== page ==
3-D animation software has been key in creating Hollywood movies. You've seen in it films like Avatar and Pirates of the Caribbean.
Now that same software is being used in law enforcement. The Phoenix Police department is one of the first in the country to start using it.
From the Na'vee in Avatar to the ghosts in the pirates of the Caribbean, 3-D animation has gotten so advanced the images almost look real.
These Hollywood techniques are being used inside the Phoenix Police Department.
"There are so many things you can do to whatever level you need to do," says Kirt Messick of the Phoenix Police Department. "The creativity goes beyond just a plane surface and a drawing."
Photo forensic specialist Kirt Messick has drawn hundreds of composite sketches, including some for very high profile cases.
Now he's shifting his artistic talents to this high tech software, working on a digital 3-D surface.
With just the click of a mouse, or swipe of a stylus pen, he can take a raw form and mold it.
The image is lifelike, even down to the finest detail in the skin.
"If you look close I actually put in some pores, you can see the pores in it, you can actually go that much."
This software isn't necessarily geared towards putting together composite sketches -- in other words, creating something out of someone's memory. It's better suited for cases with actual photographs, cases like John and Jane Does.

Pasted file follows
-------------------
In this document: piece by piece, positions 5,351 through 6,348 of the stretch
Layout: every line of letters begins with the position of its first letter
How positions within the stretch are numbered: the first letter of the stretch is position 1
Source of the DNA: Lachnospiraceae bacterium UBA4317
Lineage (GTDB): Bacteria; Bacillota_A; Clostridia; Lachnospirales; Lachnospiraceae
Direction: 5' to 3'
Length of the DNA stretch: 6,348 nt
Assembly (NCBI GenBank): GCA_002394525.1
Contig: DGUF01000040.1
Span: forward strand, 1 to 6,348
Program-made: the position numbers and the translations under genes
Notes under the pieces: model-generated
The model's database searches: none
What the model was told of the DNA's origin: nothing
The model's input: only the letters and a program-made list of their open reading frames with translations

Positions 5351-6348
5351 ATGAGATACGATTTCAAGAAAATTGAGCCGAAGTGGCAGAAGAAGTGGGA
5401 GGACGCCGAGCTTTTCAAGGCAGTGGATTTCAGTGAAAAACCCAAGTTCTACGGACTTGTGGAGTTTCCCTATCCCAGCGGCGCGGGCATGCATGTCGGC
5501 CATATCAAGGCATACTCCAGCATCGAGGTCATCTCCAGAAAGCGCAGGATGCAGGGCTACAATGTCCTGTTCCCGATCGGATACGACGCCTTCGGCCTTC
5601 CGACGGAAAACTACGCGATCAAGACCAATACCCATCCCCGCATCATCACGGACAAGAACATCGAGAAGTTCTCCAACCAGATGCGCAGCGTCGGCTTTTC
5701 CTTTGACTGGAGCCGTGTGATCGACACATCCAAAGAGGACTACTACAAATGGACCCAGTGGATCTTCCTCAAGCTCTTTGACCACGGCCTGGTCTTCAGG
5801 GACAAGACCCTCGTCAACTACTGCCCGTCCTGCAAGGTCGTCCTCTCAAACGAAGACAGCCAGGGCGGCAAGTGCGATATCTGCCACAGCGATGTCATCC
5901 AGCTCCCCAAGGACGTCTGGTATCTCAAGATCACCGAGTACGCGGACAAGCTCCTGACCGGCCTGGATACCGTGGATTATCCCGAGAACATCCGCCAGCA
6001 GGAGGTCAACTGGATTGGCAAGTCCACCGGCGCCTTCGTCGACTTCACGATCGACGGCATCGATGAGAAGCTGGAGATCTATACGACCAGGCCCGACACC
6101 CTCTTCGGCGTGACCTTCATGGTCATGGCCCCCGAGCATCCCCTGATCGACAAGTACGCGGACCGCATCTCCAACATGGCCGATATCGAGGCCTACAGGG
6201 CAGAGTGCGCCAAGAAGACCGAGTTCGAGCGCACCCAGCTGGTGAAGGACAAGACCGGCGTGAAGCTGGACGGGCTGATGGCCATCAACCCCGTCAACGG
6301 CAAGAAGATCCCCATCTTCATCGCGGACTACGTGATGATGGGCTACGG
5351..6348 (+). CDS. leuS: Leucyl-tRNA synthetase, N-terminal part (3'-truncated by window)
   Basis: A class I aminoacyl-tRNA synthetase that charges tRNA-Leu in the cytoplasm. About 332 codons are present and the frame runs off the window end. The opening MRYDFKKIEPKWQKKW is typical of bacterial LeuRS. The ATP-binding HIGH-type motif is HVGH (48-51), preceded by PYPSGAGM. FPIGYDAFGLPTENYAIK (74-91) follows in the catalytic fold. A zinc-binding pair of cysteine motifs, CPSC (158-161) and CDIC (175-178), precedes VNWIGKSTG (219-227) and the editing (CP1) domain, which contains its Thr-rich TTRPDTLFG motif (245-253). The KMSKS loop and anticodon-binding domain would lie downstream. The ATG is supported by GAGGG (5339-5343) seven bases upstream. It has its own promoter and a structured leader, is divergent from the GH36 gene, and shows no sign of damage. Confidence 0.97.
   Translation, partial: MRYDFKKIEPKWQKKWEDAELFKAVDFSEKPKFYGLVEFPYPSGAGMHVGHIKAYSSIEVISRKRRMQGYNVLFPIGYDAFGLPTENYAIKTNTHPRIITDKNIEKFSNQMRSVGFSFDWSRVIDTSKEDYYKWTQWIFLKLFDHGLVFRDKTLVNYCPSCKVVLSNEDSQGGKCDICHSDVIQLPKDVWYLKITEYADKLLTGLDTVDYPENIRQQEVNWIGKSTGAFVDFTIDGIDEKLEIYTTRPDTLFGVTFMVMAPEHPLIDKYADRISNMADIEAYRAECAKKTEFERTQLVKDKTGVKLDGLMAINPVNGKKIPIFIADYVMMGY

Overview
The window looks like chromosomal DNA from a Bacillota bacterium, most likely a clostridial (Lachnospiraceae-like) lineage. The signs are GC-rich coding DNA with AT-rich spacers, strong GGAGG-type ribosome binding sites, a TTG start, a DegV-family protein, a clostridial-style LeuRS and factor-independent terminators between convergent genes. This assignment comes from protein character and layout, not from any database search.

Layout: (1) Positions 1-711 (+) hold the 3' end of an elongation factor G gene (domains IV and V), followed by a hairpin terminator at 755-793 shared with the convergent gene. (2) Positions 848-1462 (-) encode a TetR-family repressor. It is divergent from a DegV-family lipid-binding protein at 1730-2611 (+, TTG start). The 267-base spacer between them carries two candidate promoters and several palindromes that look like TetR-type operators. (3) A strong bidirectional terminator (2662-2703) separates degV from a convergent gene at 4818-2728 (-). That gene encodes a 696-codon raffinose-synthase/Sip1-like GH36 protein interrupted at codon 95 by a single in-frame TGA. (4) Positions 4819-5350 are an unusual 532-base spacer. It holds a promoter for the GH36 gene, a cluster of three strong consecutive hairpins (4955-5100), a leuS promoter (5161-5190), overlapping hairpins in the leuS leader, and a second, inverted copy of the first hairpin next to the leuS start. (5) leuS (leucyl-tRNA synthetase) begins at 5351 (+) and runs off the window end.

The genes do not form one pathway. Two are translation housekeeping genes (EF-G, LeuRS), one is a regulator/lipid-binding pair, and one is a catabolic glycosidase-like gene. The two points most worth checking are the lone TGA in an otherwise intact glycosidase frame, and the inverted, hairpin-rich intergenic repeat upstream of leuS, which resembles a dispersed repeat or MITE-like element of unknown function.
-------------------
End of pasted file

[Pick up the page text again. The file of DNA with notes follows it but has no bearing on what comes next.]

"In April 2001 a body was found in the area of 13th Ave and Southern."
Detective Stuart Somershoe's case was the first to use the new technology.
An unidentified man had been lying in a vacant lot for days. His face was decomposed.
The autopsy photos are just too graphic for TV. However, there was something unique on his body.
"The tattoos are so unique and distinctive that somebody's going to recognize him and that's what we're keying in on," says Det. Somershoe.
Colorful tattoos covered his arms, chest, shoulders, and stomach. Messick took these photos, cleaned them up, even down to the most intricate parts of the design. The process took hours.
He then painted the tattoos directly on a 3-D model, molding each tattoo to the curve of the body.
Two dolphins were inked on his chest with the name "Claudia." There's a woman's face on his back, a jack in the box on his arm, and writing on his stomach.
"He's 30 to 40 years old, 5'8, 140 pounds to 160 pounds," says Somershoe. "This is a case that's very solvable, there are a lot of features on this body that can be recognized."
After 11 years and no solid leads, Detective Somershoe is hopeful this 3-D image will bring them one step closer to solving this case -- to identifying this John Doe.
"The one thing you receive when you're born is your name and when you die that should be the one thing you keep. And for 11 years he hasn't had his name."
And there are about 100 unidentified victims' cases at the Phoenix Police Department.
If you have any information about the man in that 3-D image, contact the Phoenix Police Department's Missing Person's Unit.